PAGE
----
There are many formal ways to create a new business in the United Kingdom, such as partnerships, sole traders or limited companies. However, the vast majority of small business owners operate as self-employed, also called sole traders, or via their own limited company. There are many differences between the two most popular types of business structure, so it’s significantly important to consider the following points when assessing which business structure is more suitable for you.
A sole proprietor is the simplest structure that is usually owned by a single person who is wholly responsible and liable for all operations of the business. This type of business is easy and simpler to incorporate and does not involve complex legal paperwork. You do need to register with HMRC, which you can usually do with a phone call or online. Registering with HMRC as self-employed and filing your annual self-assessment tax returns is mandatory regardless of either you work full-time or part-time. If you need help with your registration as self-employed or with filing your tax returns, please click here for help. As a sole trader, you are also held personally liable if things go wrong, such as your business owing money, or you facing a legal claim from a client or employee.
In contrast, in limited liability companies, the liability of the operations of the business are limited to the company itself. If your company goes bankrupt or owes money to lenders, you will not have to pay back out of your own personal money or assets (unless fraud or other breaches have taken place). The liability of company directors is therefore limited, and hence the term ‘limited liability company’. All limited companies are registered with Companies House where at least a director needs to be appointed. You must ensure that you file the company accounts on time and that you keep the registrar of companies informed of any changes to your company. Click here to register your company for only £90.
For the tax purposes, self-employment is initially lucrative at the growing stages of the business due to the low tax rate and the availability of the personal allowance to set off profits. In case the business grows, the tax rates will rapidly increase and will become non-beneficial. Apart from Income tax paid, a sole trader also needs to make Class 2 & Class 4 National Insurance Contributions if income exceeds £6,475 per year (2020).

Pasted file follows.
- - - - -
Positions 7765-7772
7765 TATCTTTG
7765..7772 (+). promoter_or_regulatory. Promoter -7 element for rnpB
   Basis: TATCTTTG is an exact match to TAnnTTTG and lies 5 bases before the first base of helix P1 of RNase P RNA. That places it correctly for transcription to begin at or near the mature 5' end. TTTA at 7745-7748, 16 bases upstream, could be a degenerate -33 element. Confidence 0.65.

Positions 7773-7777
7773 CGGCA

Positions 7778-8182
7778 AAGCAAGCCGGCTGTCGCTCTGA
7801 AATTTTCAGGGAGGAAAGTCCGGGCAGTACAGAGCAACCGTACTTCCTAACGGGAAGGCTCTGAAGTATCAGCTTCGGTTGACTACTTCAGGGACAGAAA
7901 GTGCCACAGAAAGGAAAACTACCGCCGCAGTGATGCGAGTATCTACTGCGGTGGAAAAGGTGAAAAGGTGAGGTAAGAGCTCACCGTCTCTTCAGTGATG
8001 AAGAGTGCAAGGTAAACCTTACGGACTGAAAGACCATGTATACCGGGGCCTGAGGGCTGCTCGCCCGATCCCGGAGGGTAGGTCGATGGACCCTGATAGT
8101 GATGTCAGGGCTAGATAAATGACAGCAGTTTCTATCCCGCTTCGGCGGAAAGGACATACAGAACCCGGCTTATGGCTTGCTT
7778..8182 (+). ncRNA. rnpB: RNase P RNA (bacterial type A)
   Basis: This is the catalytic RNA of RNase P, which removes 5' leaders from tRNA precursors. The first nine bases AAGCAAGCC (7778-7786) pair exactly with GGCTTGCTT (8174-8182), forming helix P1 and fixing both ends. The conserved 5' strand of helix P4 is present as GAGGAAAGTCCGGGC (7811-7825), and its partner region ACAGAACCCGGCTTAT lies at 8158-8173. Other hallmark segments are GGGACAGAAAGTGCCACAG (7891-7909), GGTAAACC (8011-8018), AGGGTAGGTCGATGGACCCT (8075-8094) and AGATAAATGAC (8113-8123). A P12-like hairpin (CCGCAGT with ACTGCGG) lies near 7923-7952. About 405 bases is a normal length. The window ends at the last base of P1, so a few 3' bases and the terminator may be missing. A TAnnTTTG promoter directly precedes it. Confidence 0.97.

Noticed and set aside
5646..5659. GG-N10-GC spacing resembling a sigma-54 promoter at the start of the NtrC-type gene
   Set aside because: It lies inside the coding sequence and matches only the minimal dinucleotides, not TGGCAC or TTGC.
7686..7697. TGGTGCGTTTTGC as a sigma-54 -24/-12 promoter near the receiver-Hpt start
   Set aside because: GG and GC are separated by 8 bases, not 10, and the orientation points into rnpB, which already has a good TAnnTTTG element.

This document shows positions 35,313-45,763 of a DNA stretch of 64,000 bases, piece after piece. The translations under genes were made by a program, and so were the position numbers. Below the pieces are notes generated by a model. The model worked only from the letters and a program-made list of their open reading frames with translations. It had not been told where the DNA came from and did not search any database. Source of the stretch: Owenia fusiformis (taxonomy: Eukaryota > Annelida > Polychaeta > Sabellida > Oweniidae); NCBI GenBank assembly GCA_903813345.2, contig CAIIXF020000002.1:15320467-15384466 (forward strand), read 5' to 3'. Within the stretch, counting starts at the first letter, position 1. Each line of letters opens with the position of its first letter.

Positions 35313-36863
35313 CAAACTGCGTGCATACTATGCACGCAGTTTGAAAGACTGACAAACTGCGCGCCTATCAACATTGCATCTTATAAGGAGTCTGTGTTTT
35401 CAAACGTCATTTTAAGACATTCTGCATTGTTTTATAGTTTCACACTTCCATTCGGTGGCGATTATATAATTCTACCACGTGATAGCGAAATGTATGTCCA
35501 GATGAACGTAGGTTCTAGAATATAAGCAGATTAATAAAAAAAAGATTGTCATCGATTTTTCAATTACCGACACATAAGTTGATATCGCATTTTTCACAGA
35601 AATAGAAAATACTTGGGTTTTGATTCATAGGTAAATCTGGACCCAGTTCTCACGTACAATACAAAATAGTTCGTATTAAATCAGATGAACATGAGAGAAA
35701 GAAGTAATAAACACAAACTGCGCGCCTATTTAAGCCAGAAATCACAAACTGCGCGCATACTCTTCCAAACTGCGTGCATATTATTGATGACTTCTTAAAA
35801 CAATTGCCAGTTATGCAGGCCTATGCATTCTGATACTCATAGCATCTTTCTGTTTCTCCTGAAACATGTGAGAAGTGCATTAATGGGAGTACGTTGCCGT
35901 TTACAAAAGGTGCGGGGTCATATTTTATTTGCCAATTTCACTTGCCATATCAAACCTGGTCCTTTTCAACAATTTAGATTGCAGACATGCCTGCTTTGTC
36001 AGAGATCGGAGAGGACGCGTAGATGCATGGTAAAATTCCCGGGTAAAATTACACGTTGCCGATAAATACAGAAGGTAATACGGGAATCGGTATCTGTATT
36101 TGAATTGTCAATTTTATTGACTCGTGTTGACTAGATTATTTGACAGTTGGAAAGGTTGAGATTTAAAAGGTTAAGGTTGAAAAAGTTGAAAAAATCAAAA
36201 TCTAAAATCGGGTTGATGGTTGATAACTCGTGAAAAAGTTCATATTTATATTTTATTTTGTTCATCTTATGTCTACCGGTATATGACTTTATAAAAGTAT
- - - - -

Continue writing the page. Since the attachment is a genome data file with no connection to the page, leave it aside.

Limited companies pay Corporation Tax on all annual profits where the company directors are taxed personally on the income they receive from the company. Dividend tax is levied on any dividends received from the company, and income tax and Class 1 Employees are payable on any salaries paid by the company. The company itself must also pay Class 1 Employers’ NICs on salaries it pays to employees.
One of the main advantages of limited liability company is its own legal entity. This means that in case of the worst happening to your business (and it wasn’t due to illegal activities of any of the directors), the business losses do not transfer to you as a business owner. The company goes bankrupt, not the business owner. On the other hand, limited companies demand more complex legal and reporting requirements.
In case of self-employment, the business owner remains liable for the debts raised by the business. This means business debts could become personal debts if you are not careful. Your business’s creditors could pursue you personally to recover outstanding loans. If worst comes to worst, you may be forced to apply for bankruptcy to protect yourself from creditors, or a creditor may apply to make you bankrupt. On the other hand, the administrative burden and the bureaucracy associated with running a sole trading business are much lower. There is less paperwork and no requirement to file annual accounts.
If you would like advice on which form your business should take or if you need help with setting up a Limited Company, please get in touch. Here at 247 Finance Advice we can help with the many decisions you need to make when setting up a business. You can contact us via email at firstname.lastname@example.org or on the phone +44 20 8095 1000.